42,000 new cars predicted on Oxfordshire roads by 2031 prompts calls for traffic calming

Data analysed by Oxfordshire Liveable Streets shows that 42,472 extra cars may be on the roads across the county by 2031, based on research into future housing developments. This is the equivalent of a 13% rise in car traffic, just based on planned new homes, with 28,880 more people commuting to and from work.

The data comes as a coalition of 16 community groups led by The Coalition for Healthy Streets and Active Travel (CoHSAT) call for new measures including traffic filters which would improve bus speeds and make it safer to cycle and walk in the city.

A consultation from Oxfordshire County Council on proposed new traffic filters is due to close this week (Thursday 13 October).

The Strategic Housing Market Assessment which was commissioned by the Oxfordshire local planning authorities shows that between 24,000 and 32,000 homes are needed between 2011 and 2031 to meet Oxford’s housing need.

There are currently 320,152 cars in Oxfordshire, for 241,217 households, making an average of 1.33 per household.

If 32,000 new homes were built in the coming decade, analysis of official Department for Transport figures show it would increase the numbers of cars in Oxfordshire by 42,472. If the lower predicted figure of 24,000 were achieved, it would still mean 31,854 additional cars on the road.

Across the UK as a whole, more than two-thirds (68%) of people travel to work by car, van or minibus, which means that there would potentially be 28,880 more people commuting in the area. 4.16 billion vehicle miles were travelled on roads in Oxfordshire in 2021 by motor vehicles.

Robin Tucker, chair of CoHSAT, said:

“These figures show that we just can’t stick with the status quo and hope for the best. If we want to get Oxford moving, we need to change the way we travel around our city and our county.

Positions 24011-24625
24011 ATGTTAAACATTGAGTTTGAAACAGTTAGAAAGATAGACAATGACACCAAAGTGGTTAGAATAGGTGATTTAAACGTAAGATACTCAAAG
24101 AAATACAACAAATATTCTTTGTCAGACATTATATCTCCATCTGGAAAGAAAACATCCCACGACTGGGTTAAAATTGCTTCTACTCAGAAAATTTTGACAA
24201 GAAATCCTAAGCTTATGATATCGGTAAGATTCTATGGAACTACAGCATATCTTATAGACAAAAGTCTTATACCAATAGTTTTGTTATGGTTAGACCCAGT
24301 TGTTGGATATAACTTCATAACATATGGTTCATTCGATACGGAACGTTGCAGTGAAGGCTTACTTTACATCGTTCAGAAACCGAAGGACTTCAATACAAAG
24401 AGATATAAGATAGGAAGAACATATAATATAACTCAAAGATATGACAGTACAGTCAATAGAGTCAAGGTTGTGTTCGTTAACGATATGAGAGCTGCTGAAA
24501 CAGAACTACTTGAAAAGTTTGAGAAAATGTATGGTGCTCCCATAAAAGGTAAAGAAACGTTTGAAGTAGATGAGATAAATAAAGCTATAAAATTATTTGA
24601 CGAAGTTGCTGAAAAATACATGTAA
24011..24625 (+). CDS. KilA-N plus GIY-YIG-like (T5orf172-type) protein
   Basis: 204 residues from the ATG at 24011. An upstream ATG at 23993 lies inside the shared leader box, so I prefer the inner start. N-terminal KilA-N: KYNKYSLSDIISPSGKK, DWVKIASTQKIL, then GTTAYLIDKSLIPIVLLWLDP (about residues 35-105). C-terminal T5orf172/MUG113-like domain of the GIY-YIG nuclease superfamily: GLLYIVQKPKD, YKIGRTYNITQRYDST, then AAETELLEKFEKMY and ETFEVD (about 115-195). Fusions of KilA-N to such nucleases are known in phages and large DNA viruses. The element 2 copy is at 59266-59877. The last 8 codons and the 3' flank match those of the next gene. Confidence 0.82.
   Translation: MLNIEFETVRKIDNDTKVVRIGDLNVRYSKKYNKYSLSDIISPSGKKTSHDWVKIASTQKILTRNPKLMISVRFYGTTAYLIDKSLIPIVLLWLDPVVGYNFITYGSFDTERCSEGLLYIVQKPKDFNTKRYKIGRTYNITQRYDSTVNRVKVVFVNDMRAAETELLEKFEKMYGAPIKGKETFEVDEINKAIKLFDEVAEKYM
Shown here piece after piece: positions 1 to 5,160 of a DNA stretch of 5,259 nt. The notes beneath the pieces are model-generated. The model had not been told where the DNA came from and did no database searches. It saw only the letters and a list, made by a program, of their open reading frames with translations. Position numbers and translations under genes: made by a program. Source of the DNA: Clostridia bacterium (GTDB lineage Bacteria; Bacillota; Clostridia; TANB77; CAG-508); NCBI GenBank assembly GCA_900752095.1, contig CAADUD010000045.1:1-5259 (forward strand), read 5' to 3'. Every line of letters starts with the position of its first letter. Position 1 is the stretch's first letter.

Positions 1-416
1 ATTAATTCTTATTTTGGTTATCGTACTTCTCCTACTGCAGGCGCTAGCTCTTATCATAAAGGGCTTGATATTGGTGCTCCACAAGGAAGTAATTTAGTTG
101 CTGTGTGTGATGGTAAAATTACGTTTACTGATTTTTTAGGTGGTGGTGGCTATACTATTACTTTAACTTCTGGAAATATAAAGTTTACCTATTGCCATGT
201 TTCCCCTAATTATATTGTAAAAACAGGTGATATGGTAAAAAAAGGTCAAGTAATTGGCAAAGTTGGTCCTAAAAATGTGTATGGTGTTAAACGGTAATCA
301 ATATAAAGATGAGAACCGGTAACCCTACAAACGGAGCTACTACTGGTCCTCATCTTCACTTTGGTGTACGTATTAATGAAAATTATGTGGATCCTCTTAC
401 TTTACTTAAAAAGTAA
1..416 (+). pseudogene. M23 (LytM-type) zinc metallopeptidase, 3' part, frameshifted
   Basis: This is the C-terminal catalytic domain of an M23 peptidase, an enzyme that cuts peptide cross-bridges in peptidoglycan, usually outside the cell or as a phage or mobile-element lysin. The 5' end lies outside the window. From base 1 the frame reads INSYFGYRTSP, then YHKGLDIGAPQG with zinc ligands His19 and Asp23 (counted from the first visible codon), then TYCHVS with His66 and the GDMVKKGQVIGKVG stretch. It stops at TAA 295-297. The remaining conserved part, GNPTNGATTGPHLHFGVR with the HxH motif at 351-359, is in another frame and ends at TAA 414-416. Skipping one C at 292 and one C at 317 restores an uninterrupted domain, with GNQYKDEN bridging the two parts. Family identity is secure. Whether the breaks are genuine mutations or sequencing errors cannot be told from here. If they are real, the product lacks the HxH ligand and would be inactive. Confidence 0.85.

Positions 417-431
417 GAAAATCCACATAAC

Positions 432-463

“The plans being announced won’t stop anyone driving anywhere in the city, but it will encourage more people to think about how they get from A to B, while speeding up our buses and making cycling a safer option.”

Separate analysis by Oxfordshire Liveable Streets shows that bus speeds in the city are no faster than a horse and cart. According to the Oxfordshire County Council’s own figures, average bus speeds (which are around 10mph in Oxford) have been declining on key routes to and from the city centre and employment sites, with only 8mph achieved between the JR hospital and city centre via Cowley Centre during weekday peaks.

Nine new schools are due to open in Oxfordshire in the coming four years, so urgent action is needed to address the potential impact of new housing, new schools and increased congestion and pollution.

Laura di Giacomo, a parent whose children attend Saint Ebbe’s CofE Primary School on Whitehouse Road, has set up a ‘bike library’ to support other parents and children to get access to free bikes and training to give adults and parents the confidence to take the bike on the school run.

Laura said:

“With new homes and new schools coming to the area, we need to help parents to choose the best way to get around. Air pollution is a serious issue on the school run, but people are prepared to make different journeys if you support them.

“Most parents support changes like school streets and traffic filters and we’ve supported dozens of parents and children who might otherwise be too scared to cycle. These changes will make the whole family feel much safer.”